A study of the implementation of balanced scorecard as a contituous improvement tool in Kenya Revenue Authority
Mbogo, Olive M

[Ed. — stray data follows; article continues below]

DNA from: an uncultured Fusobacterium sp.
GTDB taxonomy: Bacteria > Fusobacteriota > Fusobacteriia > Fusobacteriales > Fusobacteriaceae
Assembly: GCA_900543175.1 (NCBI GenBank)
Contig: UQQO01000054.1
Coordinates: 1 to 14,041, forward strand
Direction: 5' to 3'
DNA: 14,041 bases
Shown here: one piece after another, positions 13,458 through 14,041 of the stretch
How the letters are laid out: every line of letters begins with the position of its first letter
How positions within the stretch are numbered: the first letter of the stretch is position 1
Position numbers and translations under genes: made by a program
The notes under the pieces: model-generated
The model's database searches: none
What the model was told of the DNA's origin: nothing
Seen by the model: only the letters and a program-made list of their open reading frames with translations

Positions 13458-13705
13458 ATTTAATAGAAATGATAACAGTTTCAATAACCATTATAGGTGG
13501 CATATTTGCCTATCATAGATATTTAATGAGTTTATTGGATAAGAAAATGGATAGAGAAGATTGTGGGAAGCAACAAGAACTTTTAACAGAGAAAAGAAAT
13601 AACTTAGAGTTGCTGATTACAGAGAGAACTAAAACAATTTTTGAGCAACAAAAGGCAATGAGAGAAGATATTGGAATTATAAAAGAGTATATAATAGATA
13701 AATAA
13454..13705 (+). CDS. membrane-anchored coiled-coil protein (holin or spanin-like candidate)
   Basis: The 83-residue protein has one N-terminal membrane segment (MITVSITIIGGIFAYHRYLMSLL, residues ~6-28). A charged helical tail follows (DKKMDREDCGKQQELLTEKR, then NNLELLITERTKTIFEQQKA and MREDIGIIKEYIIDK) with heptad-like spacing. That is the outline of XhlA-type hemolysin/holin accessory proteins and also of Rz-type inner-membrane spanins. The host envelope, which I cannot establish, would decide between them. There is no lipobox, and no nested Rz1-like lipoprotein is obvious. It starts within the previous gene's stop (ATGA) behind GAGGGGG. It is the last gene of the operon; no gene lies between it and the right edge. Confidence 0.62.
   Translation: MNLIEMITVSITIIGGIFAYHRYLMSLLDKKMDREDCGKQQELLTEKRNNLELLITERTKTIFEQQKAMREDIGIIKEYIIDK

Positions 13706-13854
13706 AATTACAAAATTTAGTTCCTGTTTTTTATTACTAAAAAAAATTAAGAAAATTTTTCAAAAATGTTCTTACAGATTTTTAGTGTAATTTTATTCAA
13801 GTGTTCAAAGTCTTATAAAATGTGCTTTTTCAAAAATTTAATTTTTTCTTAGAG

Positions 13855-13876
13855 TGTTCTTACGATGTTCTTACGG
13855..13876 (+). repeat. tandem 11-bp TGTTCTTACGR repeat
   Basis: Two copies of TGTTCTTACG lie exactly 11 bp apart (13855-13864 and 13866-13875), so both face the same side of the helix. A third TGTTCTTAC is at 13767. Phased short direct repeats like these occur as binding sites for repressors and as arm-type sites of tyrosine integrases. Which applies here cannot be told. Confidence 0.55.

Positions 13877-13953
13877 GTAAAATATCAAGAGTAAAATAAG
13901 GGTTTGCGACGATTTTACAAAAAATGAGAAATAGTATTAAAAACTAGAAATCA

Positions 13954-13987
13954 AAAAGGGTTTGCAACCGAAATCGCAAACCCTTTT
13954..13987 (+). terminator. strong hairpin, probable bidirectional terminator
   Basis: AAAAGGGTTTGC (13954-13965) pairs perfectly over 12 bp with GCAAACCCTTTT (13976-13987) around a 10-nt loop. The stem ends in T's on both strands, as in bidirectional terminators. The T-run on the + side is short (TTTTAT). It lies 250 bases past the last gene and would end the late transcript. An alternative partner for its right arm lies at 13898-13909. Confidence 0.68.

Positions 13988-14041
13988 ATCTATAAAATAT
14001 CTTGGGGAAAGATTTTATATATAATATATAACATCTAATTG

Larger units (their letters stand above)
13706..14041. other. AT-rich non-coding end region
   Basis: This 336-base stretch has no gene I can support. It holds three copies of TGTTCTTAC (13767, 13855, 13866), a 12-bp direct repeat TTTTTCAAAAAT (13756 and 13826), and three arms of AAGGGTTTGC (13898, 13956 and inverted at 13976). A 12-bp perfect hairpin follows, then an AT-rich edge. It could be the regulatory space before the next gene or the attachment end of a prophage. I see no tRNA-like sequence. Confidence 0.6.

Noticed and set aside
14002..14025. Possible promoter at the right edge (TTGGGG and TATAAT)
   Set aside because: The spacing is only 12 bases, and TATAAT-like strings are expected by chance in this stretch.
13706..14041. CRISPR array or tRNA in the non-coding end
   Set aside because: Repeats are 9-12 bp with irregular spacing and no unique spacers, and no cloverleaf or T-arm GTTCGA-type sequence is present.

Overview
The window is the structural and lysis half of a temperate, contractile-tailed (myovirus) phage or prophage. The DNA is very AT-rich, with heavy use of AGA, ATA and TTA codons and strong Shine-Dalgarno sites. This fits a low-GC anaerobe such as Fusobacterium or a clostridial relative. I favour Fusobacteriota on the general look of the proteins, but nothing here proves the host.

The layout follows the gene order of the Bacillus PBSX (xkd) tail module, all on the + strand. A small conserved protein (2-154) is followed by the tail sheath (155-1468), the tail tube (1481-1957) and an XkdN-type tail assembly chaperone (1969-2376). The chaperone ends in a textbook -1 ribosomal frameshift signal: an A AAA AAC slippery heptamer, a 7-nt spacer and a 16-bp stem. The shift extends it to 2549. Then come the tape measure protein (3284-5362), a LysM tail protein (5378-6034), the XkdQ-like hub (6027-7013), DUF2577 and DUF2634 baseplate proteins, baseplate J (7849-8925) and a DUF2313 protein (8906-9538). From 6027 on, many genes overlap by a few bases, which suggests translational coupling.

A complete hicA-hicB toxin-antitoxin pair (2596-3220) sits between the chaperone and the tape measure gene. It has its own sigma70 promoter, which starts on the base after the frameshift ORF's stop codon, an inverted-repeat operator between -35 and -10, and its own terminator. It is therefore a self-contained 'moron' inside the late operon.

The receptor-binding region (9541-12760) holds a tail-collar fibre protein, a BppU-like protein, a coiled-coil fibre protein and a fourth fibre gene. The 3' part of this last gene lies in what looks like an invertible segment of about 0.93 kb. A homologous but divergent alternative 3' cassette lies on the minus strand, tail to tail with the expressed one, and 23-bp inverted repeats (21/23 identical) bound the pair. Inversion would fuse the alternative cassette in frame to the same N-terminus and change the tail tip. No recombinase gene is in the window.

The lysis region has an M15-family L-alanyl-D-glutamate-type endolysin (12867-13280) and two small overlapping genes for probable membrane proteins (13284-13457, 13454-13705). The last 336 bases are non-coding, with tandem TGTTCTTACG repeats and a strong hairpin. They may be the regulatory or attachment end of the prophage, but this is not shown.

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The study sought to determine the role of management in facilitating Balanced Scorecard (BSC) implementation for improved and successful performance of Kenya Revenue Authority (KRA), establish the success factors in BSC implementation essential for Continuous Improvement (CI) and the benefits of implementation of BSC for CI at KRA, and establish the challenges of BSC as a continuous improvement tool at KRA. Studies have shown that BSC has been effectively applied in strategy implementation. In KRA, the implementation of BSC performance had not fully lead to the desired results. This was partly due to resistance to change from staff and stakeholders, lack of adequate resources and lack of an institutionalized monitoring and evaluation system to monitor implementation. As a consequence, there had been the need to shift emphasis from corporate to operational levels where initiatives can be prioritized and specific and measurable deliverables of the desired goals set. Thus, KRA needed to evaluate how to continuously improve its operations, that is, how to apply BSC to increase revenue collection through continuous improvement of its operations. The first objective findings showed that the role of management in facilitating BSC implementation for improved and successful performance of KRA could be summarized into: creation of strategic awareness on BSC implementation; educating employees on BSC; ensure attainment of organizations objectives, goals and strategy; influence, motivate and direct staff towards the achievement of set goals and communication by enhancing flow of information to staff. The second objective results summarized the main success factors essential in implementation of BSC for CI as training and education; top management support and commitment; ensuring clarity of vision, strategy and overall outcome; creation of strategic awareness of BSC, operations strategy and CI; link BSC to incentives and resources to implement system; and departmental, middle manager and employee participation buy in. The third objective findings established the benefits of implementation of BSC for CI at KRA. These were: delivery of customer focused services; employee co-operation and participation; embraced modern processes and technological advancements; clarity and better understanding of organization’s processes; teamwork-dedicated professional team; and systematic development of organization’s vision and strategy. The final objective was to establish the challenges of BSC as a CI tool at KRA. The findings recognized that KRA’s management challenges include: matching individual qualifications with job work assignments; effectively communicating the balanced scorecard; training and implementation challenges; continuous feedback process; main focus on top management; and lack of participation of all employees. These results confirmed that management should recognize that challenges do exist with any methodology adopted and should therefore be prepared to continuously improve their operations and processes. The study thus revealed that there is need for management to employ more resources in encouraging an effective feedback process. This is important since communication within an organization sets pace for employees’ participation and buy-in hence creation of strategic awareness across all management levels for CI. Further, endeavour to apply and provide a framework in which the success factors can be adopted to facilitate CI through BSC hence address the challenges faced in BSC implementation. In addition, the need to take advantage of all the benefits demonstrated by BSC approach for CI.